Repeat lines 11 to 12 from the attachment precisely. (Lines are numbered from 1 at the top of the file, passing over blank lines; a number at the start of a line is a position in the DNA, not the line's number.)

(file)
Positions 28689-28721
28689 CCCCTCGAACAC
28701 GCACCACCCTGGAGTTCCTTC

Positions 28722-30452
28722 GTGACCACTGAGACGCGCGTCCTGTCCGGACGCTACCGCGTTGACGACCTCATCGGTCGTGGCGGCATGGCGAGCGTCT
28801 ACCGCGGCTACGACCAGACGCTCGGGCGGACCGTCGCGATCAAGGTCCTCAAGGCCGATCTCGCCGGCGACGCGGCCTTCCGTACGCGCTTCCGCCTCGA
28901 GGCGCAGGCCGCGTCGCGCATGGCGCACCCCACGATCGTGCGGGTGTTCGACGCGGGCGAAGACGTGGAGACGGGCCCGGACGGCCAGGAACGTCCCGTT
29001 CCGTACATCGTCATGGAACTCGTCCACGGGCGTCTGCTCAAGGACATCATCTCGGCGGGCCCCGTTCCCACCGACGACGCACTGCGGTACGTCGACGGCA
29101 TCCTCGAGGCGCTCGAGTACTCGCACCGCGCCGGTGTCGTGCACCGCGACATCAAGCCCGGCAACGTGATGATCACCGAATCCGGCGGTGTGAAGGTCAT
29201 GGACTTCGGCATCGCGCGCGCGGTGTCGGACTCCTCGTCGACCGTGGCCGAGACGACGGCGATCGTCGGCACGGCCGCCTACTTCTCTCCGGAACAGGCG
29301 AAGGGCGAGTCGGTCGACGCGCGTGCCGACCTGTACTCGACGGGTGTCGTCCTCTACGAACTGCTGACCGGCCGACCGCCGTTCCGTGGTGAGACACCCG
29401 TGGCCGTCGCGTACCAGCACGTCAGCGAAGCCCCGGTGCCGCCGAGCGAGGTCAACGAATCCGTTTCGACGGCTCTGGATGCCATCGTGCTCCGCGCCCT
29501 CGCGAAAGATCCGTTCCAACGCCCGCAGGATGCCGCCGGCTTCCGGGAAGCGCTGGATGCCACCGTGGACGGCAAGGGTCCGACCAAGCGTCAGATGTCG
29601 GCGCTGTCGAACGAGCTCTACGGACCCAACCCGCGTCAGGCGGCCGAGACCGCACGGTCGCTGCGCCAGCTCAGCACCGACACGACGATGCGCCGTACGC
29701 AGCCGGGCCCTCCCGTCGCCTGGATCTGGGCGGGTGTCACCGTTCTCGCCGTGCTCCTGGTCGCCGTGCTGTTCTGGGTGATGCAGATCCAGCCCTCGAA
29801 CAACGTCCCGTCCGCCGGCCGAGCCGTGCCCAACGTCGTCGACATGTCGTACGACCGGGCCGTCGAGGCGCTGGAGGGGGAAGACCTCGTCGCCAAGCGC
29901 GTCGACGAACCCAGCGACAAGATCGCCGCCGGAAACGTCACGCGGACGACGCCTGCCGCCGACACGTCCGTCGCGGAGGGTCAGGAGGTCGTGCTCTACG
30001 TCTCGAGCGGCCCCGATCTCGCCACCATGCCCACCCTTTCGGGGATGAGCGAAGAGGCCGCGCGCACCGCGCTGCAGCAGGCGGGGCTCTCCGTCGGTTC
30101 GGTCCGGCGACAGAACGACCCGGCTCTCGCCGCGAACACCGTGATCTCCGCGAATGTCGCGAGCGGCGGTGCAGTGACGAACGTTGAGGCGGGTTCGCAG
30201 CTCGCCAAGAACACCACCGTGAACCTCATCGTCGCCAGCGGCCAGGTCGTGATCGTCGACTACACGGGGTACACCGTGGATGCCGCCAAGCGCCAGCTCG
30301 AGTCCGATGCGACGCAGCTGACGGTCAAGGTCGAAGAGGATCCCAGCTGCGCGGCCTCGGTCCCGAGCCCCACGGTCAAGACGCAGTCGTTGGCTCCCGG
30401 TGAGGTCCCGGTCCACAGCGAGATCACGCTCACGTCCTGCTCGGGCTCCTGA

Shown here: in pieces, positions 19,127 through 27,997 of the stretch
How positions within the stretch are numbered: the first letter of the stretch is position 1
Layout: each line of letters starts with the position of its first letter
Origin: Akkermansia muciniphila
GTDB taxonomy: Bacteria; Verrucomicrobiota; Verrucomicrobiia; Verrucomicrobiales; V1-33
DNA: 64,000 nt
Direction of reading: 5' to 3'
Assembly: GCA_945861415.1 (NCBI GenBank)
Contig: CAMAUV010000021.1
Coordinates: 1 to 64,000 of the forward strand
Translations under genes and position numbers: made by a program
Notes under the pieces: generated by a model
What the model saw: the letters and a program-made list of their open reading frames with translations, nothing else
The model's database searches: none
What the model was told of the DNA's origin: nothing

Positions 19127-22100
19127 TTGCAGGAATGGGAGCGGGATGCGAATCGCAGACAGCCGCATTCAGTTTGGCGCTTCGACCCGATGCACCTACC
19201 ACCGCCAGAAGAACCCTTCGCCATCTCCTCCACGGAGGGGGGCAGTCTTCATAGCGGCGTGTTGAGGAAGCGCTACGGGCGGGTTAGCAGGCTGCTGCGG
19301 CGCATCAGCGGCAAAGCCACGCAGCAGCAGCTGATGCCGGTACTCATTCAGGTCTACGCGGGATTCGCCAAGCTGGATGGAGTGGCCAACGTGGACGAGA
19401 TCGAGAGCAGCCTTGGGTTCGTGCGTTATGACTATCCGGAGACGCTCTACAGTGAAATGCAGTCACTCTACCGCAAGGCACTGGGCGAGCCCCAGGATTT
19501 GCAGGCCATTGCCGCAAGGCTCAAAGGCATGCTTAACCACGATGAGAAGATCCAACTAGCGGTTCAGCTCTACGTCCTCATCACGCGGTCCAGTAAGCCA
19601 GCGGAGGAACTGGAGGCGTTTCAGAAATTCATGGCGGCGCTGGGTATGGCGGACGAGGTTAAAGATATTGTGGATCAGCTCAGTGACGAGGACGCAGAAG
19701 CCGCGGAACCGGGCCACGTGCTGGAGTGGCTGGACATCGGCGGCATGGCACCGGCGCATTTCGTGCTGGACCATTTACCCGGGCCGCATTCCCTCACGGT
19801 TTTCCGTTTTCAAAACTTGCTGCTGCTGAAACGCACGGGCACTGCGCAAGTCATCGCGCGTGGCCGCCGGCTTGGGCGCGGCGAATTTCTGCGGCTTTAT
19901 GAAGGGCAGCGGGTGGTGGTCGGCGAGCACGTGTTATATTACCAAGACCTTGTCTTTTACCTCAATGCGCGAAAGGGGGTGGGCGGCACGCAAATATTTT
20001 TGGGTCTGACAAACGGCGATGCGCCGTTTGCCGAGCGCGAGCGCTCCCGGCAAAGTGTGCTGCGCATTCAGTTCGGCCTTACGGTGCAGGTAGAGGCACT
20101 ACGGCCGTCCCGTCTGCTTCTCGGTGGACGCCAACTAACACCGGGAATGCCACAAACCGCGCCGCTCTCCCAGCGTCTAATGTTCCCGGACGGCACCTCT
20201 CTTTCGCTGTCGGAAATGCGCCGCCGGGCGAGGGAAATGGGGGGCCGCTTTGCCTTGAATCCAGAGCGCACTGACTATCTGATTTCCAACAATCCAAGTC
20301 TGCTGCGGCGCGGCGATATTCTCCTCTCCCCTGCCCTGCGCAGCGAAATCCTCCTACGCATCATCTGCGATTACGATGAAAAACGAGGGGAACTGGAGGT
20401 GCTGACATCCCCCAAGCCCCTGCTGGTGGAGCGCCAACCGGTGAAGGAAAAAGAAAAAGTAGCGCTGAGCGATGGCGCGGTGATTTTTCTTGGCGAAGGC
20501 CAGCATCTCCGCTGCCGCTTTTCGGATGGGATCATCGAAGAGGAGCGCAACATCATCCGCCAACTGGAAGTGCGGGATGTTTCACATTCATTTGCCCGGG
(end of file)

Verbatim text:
29301 AAGGGCGAGTCGGTCGACGCGCGTGCCGACCTGTACTCGACGGGTGTCGTCCTCTACGAACTGCTGACCGGCCGACCGCCGTTCCGTGGTGAGACACCCG
29401 TGGCCGTCGCGTACCAGCACGTCAGCGAAGCCCCGGTGCCGCCGAGCGAGGTCAACGAATCCGTTTCGACGGCTCTGGATGCCATCGTGCTCCGCGCCCT